Four Welsh Inns join The Great Inns of Britain

The Great Inns of Britain is delighted to announce that four more properties have become members of this leading collection of independently owned country and coastal Inns.

Castle Hotel, Conwy, The Bear Hotel Crickhowell, The West Arms, Llanarmon Dyffryn Ceirog and Wolfscastle Country Hotel, Haverfordwest have joined The Great Inns of Britain.

The Great Inns of Britain offer a winning recipe of fabulous food, gorgeous rooms and glorious locations. All of the Inns are multi-award winners and membership of the Great Inns of Britain is by invitation only from the existing members. The new additions take the total membership to 20, and increases the geographical spread of the members across Wales.

Simon Heaton, owner of Shibden Mill Inn and Chairman of The Great Inns of Britain commented:

“Following the appointment of two new members in 2013/2014, The Victoria at Holkham and The White Horse & Griffin, Whitby, The Great Inns of Britain is delighted to announce four more new members for 2015, all of which are of an exceptionally high standard and come with big reputations – they’re great additions to the Great Inns collection.”

Four Great Inns in Wales

The Bear Hotel

Located in the Brecon Beacons National Park, The Bear Hotel is a former coaching inn dating back to 1432 where historic features include the cobbled forecourt, an archway into the inner courtyard and 19th century stagecoach timetable in the bar. The low-beamed, dog-friendly bar is the social hub of Crickhowell, whilst locally sourced ingredients grace the award-winning restaurant menu, which mixes classic dishes with contemporary influences.

The Bear Hotel has over 30 rooms, located within the hotel and in the renovated courtyard; each room is individually furnished with carefully chosen fabrics and all modern comforts, whilst some boast luxurious features such as whirlpool baths.

Castle Hotel

Built on the site of a 12th century Cistercian Abbey, Castle Hotel is located in the UNESCO World Heritage walled town of Conwy. Former patrons of the hotel include William Wordsworth, Samuel Johnson and Charlotte Brontë – who honeymooned at the Castle.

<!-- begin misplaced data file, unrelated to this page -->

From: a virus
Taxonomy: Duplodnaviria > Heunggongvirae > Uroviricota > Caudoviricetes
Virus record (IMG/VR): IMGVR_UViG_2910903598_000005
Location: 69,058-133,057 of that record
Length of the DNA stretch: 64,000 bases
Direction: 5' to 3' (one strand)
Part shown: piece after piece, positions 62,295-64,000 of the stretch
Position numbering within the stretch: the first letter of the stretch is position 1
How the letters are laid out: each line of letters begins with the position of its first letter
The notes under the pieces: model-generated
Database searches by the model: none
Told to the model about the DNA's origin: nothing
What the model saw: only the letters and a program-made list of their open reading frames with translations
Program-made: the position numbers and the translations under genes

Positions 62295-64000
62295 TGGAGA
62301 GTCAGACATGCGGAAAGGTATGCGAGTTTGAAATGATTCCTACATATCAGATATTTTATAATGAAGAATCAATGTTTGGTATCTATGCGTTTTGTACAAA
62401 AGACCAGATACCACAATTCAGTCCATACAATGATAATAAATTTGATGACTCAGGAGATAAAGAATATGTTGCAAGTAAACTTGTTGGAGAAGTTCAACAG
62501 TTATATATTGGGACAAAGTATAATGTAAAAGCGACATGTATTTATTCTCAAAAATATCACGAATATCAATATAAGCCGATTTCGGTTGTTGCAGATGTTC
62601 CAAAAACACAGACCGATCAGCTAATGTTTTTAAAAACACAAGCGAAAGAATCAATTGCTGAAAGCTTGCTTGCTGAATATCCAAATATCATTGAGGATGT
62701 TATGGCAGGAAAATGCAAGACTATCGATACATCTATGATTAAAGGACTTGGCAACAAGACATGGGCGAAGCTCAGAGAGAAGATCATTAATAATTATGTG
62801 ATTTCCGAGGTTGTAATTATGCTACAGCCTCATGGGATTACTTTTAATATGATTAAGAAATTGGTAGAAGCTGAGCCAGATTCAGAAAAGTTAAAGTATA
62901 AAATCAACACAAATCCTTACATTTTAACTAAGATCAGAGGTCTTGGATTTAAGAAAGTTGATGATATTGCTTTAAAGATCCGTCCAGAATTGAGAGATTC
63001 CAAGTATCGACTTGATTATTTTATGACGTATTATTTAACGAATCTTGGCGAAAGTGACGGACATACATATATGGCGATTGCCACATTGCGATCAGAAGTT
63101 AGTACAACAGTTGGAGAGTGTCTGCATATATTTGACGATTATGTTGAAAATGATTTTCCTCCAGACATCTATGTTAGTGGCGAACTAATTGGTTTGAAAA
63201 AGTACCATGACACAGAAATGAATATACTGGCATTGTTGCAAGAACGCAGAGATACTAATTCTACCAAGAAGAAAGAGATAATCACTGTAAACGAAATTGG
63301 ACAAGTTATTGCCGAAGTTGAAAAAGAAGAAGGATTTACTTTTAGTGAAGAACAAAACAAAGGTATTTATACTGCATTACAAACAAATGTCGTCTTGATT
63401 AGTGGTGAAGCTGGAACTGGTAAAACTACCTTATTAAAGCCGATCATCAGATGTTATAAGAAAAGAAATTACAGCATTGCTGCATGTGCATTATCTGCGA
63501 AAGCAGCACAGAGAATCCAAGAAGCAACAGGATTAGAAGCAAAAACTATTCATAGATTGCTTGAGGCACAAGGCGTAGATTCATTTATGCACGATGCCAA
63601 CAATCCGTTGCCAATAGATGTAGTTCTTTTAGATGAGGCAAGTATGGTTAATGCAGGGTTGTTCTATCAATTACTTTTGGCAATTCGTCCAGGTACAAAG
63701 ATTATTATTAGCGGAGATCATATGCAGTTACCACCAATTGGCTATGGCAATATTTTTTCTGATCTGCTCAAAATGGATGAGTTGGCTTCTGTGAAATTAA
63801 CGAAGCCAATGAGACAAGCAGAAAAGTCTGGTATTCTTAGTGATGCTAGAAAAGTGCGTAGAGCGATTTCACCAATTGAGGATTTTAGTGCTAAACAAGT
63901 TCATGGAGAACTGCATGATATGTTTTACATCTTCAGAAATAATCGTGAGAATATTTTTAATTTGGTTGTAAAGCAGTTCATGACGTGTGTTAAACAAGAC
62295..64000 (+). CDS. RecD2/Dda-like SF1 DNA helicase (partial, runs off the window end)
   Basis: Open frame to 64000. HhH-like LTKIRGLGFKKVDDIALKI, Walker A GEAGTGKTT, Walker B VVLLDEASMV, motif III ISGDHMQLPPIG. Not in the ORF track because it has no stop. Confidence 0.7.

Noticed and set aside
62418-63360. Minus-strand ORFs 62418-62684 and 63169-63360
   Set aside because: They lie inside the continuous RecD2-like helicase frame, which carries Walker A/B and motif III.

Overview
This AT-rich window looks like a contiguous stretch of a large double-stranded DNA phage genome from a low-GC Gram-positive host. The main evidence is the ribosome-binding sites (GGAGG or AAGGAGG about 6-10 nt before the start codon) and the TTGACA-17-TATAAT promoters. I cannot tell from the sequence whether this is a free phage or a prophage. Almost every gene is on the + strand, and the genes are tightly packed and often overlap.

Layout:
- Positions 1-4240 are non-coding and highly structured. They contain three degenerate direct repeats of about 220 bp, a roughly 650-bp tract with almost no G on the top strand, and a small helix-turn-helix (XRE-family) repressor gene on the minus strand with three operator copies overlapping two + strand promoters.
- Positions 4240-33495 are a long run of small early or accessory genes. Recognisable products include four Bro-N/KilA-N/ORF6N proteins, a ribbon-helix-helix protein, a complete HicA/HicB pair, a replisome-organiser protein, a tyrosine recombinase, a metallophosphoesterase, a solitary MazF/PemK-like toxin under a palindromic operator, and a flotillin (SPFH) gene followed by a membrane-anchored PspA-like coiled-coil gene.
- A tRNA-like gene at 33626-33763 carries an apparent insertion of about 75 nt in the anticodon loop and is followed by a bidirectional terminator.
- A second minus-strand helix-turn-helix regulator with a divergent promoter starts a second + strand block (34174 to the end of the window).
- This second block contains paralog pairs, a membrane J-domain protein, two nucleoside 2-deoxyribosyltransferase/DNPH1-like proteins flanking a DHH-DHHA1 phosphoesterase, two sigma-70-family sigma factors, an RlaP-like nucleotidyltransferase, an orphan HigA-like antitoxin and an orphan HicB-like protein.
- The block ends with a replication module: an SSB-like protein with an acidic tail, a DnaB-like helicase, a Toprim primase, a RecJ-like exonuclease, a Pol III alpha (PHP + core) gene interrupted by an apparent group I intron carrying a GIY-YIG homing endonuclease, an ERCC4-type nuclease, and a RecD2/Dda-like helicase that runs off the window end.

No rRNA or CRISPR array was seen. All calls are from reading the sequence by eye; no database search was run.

With its flint-covered frame and red bricked porch, Castle Hotel is one of Conwy’s most striking buildings. The décor is full of reminders of the Castle’s heritage, including Shakespearean scenes painted by Victorian artist John Dawson-Watson – which he allegedly handed over in return for his lodgings.

Castle Hotel has 27 rooms, including a suite with a two person Jacuzzi bath and the Historical Four Poster with a 16th century Oak four poster. There is also an onsite spa. Local Welsh produce is the focus of Castle Hotel’s Dawson’s Bar & Restaurant, which has a Garden Courtyard and a changing seasonal menu. The family-run business prides itself on its team and is Investors in People accredited.

The West Arms

The West Arms is a 16th century Drovers’ Inn, nestled in the sleepy village of Llanarmon Dyffryn Ceiriog, within the Ceiriog Valley, which was once described by LLoyd George as “a little piece of heaven on earth.”

The West Arms is known for its cosy old world charm, with low ceilings, flagstone floors, wooden beams and Inglenook fireplaces. Its 15 roooms include two suites, a four-poster bedroom and character rooms, all of which overlook the surrounding Berwyn Hills and the picturesque village.

Pistyll Rhaeadr, one of the UK’s highest waterfalls and Seven Wonders of Wales, is less than 10 miles away, and there is a private stretch of the fishing hotspot the River Ceiriog, home to trout and sea trout, adjacent to the hotel.

Guests can choose to enjoy Head Chef Grant Williams’ modern British menu either relaxing by a cosy fireplace, or in the more formal dining room.

Wolfscastle Country Hotel

Wolfscastle Country Hotel occupies an historic site in the heart of Pembrokeshire’s countryside, overlooking the Cleddau and Anghof rivers, and is next to the Norman castle from which the village and hotel take their names. During the 19th century, a local coaching inn, known as the Sealyham Arms, sat on the promontory, and there are still some traces of the original building in the hotel today.

Pembrokeshire National Park is on the hotel’s doorstep, and the western Welsh coast is just eight miles away.

Wolfscastle Country Hotel has 20 bedrooms, each featuring contemporary, classic décor. Food is served in both the Brasserie and the intimate Two AA Rossette restaurant – known by its local name of Allt yr Afon (Wooded Hill by the River).

A Great Tradition

The Great Inns of Britain was first established in 1996 by Sir Thomas Ingilby, owner of The Boar’s Head in Ripley, North Yorkshire and the late Paul Whittome, who was the owner of The Hoste Arms at Burnham Market in Norfolk. The aim was, and remains, to bring together like-minded Inn Keepers with a strong commitment to upholding the best traditions of inn-keeping, and to continuous investment and improvement.

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2015-08-12T16:19:00+00:00 July 30th, 2015|